Growing up, Marcie Gemza recalled hearing stories of the car’s exploits, including its ride on the Indianapolis Speedway and the even more harrowing journey climbing mountains for the Vermont Glidden Tour. She had never seen the car in its glory; after 1965 it was stored in parts in the back of the garage. But seventy years later, through heartfelt labor, Theodore Gemza, accompanied by his son-in-law and Marcie’s husband, Bill Pardy, rebuilt the Hupmobile, inspiring both generations with respect, love, and appreciation for the storied classic car and the family that cherished it. By 2011, the Hupmobile was back on the road with Mr. Gemza proudly inside.
Early Model 20 Hupmobiles in carefully restored condition bring around $24,000 at auction, but can be priceless to those that collect them. Though car enthusiasts across brand lines feel this same devotion to their antique technology, if the Hupmobile’s story calls to you, check out the Hupmobile Club, an organization of over 650 members worldwide with more than 800 Hupmobiles owned between them. They claim that Hupps make the perfect starter car for a classic collection because they are durable, wear their age well, and are relatively affordable in comparison to other early 20th century cars. Whether it’s the fan club or the history that draws you, as a hobby, antique collecting has the unmistakable ability to connect you to other people across space and time. We hope you enjoy the journey!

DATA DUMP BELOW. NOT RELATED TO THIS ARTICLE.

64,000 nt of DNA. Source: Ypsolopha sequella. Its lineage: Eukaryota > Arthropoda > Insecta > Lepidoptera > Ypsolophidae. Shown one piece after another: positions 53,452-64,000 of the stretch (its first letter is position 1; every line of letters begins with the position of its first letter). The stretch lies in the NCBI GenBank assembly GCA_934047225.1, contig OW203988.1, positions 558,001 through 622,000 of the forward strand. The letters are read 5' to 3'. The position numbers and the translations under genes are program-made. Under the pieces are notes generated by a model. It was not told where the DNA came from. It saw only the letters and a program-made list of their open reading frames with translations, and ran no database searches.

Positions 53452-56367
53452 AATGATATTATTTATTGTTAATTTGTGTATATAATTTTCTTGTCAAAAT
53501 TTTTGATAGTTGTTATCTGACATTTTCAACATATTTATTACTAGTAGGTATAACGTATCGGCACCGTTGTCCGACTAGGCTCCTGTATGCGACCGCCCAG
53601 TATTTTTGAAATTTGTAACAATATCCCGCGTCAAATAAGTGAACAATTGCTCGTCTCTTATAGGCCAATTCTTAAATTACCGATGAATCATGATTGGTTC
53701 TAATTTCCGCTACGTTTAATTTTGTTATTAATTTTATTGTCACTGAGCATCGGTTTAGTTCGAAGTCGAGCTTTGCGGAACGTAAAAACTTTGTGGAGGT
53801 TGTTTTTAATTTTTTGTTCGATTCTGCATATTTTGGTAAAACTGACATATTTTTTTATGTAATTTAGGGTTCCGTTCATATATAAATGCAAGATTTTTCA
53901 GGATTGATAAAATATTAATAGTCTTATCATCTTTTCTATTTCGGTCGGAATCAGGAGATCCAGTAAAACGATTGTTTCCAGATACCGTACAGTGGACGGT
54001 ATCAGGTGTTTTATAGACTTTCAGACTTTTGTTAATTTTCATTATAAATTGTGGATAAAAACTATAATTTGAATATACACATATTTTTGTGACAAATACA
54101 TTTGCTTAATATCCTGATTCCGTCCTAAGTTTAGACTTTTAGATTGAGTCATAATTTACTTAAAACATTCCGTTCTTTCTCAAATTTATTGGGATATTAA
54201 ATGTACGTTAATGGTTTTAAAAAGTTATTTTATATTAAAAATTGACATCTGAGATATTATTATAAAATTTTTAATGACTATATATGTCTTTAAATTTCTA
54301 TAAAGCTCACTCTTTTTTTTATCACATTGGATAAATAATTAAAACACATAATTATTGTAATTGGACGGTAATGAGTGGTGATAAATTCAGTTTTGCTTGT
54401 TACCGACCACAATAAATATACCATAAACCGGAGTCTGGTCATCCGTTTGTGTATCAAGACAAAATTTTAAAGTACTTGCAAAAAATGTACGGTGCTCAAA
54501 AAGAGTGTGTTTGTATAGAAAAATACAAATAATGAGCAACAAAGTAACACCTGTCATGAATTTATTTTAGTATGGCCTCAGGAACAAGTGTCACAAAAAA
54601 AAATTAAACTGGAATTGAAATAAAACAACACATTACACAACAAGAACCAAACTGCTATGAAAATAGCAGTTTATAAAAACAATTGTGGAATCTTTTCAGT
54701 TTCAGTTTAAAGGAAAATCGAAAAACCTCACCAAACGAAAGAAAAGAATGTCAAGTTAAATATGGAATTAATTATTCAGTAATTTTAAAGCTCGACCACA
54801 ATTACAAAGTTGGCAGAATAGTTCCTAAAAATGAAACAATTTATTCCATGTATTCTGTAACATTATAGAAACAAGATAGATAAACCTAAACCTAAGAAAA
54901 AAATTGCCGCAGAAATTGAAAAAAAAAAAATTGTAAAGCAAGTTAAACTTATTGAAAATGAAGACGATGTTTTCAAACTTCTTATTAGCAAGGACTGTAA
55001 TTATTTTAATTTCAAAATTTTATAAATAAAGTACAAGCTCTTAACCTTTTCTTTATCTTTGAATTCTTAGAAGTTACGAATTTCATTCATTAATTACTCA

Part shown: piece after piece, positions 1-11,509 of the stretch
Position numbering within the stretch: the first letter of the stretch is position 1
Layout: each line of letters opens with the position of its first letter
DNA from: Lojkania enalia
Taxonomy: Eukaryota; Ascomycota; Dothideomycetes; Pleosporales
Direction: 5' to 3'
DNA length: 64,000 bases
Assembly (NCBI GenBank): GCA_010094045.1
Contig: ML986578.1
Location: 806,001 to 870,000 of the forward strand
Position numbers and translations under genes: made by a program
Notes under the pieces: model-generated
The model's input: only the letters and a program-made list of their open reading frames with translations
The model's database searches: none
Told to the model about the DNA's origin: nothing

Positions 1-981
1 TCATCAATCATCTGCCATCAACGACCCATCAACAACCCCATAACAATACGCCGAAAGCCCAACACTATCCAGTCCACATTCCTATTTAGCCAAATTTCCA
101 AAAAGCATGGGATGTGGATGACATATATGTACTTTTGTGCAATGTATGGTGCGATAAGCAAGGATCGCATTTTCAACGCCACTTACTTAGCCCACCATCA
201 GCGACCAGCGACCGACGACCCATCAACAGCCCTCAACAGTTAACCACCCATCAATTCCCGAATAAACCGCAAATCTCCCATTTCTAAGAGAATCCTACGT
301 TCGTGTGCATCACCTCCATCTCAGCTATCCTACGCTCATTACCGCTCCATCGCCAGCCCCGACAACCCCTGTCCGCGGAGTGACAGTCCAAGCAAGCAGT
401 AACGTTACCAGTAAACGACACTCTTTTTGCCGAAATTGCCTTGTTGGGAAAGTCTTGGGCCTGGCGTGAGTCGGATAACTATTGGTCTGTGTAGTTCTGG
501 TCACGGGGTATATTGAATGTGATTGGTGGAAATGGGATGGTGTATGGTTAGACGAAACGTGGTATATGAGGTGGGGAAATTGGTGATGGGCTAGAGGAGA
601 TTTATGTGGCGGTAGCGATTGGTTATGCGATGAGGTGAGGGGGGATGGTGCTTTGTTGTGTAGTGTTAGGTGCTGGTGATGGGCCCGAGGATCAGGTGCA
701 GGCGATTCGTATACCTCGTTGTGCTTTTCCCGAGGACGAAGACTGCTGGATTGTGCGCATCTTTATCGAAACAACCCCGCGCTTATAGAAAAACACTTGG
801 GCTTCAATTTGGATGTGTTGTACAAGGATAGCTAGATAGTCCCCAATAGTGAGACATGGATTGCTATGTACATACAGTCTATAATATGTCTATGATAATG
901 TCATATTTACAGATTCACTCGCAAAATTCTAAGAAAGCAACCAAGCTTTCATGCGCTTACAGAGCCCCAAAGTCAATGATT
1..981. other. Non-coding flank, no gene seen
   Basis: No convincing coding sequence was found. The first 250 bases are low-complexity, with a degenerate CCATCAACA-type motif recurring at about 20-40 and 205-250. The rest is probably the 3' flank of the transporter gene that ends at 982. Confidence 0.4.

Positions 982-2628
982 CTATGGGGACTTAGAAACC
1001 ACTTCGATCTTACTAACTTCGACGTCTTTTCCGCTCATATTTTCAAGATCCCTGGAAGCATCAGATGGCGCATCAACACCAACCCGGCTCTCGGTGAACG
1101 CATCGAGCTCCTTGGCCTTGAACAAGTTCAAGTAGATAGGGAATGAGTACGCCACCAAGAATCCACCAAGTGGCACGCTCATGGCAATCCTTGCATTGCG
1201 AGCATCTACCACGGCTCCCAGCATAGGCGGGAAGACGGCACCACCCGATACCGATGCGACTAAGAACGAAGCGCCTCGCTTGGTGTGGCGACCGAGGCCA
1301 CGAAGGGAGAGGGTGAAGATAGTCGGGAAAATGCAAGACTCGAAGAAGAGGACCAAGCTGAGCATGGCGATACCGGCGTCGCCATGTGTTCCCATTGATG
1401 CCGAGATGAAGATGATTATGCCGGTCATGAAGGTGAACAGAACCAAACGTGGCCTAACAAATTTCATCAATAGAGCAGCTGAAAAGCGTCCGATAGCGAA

Kary Pardy is an antique journalist, appraiser, and flea market hunter. She is an alumna of Pook & Pook, Inc, and has recently been spotted at Grogan and Company in Boston. She holds a Master’s Degree in Public History. Confused about your piece of antique technology? Email Kary at kapardy.antiques@gmail.com.

The Hupmobile: A Journey Through Time